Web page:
and we'll all spin forward.
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Old 11-08-2013, 11:41 PM   #232
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...it caused a huge loss in the 2010 Congressional elections, which in turn, helped the GOP gerrymander the House even more to their advantage, and block much of the president’s agenda since.
Either I'm crazy or Andrew Sullivan is clueless because I thought congressional districts were drawn up by state governing bodies (not the U.S. Congress) as a result of the U.S. census; the last one taken in 2010 and not taking effect until the 2012 elections.
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Old 11-09-2013, 01:16 AM   #233
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Either I'm crazy or Andrew Sullivan is clueless because I thought congressional districts were drawn up by state governing bodies (not the U.S. Congress) as a result of the U.S. census; the last one taken in 2010 and not taking effect until the 2012 elections.
I would say that vitriolic hatred of the ACA had the effect of drawing out the right in 2010 to vote for Republican federal congressional candidates, with the side effect of making state legislatures more conservative as well.
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Old 11-09-2013, 09:56 AM   #234
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I would say that vitriolic hatred of the ACA had the effect of drawing out the right in 2010 to vote for Republican federal congressional candidates, with the side effect of making state legislatures more conservative as well.
Sure, but for some people (Andrew Sullivan and Irvine) the refrain of "elections have consequences" only seems to apply when they are victorious.
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Old 11-09-2013, 10:05 AM   #235
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Sure, but for some people (Andrew Sullivan and Irvine) the refrain of "elections have consequences" only seems to apply when they are victorious.
Indeed they do. They have decade-long ones in this case. Consequences that blocked the next election from having what seems like would be its own reasonable consequences (such as the fact that more people voting for Democrats than for Republicans in the House causing a majority-Democratic House).
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Old 11-09-2013, 10:14 AM   #236
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Sure, but for some people (Andrew Sullivan and Irvine) the refrain of "elections have consequences" only seems to apply when they are victorious.

Elections always have consequences. We deal with the gerrymandering because that's how it is, and if we want it changed, we go about electing officials who will do that. There are channels through which change is achieved.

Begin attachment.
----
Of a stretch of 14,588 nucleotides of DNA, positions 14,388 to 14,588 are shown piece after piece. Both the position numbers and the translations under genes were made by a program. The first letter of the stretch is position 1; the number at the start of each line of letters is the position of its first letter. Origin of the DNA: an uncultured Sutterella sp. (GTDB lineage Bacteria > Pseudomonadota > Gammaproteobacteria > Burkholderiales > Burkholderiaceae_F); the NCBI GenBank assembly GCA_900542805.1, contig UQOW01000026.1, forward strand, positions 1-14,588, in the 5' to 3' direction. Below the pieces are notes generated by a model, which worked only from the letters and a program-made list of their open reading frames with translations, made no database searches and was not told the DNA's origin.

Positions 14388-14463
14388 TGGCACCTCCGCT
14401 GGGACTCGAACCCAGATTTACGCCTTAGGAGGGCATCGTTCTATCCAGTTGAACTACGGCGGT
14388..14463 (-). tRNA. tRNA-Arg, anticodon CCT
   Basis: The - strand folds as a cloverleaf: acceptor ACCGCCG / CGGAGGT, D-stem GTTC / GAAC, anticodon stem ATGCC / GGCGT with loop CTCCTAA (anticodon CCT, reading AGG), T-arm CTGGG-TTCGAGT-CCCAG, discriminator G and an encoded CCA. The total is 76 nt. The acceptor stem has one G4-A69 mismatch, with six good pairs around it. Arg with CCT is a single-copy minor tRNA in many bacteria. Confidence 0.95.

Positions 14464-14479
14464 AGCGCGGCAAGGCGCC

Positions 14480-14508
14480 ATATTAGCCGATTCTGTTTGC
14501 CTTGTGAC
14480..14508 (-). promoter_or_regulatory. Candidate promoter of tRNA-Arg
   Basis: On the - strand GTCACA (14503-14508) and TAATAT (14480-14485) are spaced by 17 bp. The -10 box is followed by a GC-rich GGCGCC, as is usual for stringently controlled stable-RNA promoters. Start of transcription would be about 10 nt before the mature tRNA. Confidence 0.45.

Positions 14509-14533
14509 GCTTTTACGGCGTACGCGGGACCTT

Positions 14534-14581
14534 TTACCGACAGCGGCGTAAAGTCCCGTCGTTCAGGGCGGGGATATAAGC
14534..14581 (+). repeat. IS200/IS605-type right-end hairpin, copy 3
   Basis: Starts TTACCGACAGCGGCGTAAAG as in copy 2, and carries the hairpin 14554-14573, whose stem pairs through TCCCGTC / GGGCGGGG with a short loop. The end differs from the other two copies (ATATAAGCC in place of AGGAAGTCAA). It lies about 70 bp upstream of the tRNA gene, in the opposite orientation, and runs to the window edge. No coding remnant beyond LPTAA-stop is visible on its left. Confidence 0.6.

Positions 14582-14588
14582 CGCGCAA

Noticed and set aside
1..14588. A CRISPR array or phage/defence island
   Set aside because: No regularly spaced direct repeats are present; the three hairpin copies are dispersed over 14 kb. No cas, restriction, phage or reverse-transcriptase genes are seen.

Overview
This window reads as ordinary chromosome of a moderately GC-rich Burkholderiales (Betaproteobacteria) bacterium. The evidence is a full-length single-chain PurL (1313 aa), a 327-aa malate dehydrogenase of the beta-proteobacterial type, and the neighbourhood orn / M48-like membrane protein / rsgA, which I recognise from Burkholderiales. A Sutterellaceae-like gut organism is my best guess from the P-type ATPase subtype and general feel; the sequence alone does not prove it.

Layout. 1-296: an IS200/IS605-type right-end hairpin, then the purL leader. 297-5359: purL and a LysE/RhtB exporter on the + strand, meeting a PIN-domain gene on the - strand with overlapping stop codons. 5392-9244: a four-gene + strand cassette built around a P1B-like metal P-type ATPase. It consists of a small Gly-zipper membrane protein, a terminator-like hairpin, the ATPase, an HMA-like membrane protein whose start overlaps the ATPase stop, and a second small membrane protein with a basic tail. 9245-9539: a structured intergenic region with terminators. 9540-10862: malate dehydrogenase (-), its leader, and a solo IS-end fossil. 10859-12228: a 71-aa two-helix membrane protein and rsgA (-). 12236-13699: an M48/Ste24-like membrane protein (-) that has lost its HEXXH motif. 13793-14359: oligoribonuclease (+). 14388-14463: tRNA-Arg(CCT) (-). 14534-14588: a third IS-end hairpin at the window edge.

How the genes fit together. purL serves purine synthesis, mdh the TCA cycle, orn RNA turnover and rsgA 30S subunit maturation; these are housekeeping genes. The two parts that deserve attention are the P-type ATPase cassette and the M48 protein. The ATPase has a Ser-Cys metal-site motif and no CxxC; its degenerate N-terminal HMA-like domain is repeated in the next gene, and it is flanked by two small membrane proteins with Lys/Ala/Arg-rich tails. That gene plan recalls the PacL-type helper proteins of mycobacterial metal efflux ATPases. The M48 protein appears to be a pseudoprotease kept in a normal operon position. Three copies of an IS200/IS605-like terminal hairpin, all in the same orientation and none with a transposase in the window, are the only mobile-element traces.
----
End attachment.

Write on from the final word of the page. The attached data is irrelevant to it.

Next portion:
No one is threatening global economic collapse here.
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Old 11-20-2013, 09:25 AM   #237
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Poll: Obamacare support, Obama approval sink to new lows - CBS News

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President Obama's job approval rating has plunged to the lowest of his presidency, according to a new CBS News poll released Wednesday, and Americans' approval of the Affordable Care Act has dropped it's lowest since CBS News started polling on the law.

Thirty-seven percent now approve of the job Mr. Obama is doing as president, down from 46 percent in October -- a nine point drop in just a month. Mr. Obama's disapproval rating is 57 percent -- the highest level for this president in CBS News Polls.
FYM posters that so gleefully noted each drop in GWB's poll numbers now seem mysteriously silent.
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Old 11-20-2013, 10:36 AM   #238
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No. He deserves the drop. His signature legislation has been a disaster. He owns it. I do hope, and I do think it'll get fixed.

It's tough when you have to govern alone tho. You have a party who rejects every word out of his mouth and his own party that play the political game of doing whatever to get re-elected.

I have no problem with the ACA. We are paying more regardless of this law. My premiums go up anyway. At least those who weren't covered before have the ability now.

Anyway, his numbers are low. And over time they may go back up. I disapprove of the way the ACA. Was rolled out, but overall I think he's done a good job
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Old 11-20-2013, 10:57 AM   #239
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I disapprove of the GOP politicians who blocked true healthcare reform, but what are you going to do? (Nothing, because of Citizens United.)
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Old 11-20-2013, 02:42 PM   #240
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FYM posters that so gleefully noted each drop in GWB's poll numbers now seem mysteriously silent.
oh HO, you sure have us there! How truly shocking that those who didn't like Bush would comment on his approval ratings as opposed to Obama's!

Some truly deep insight there.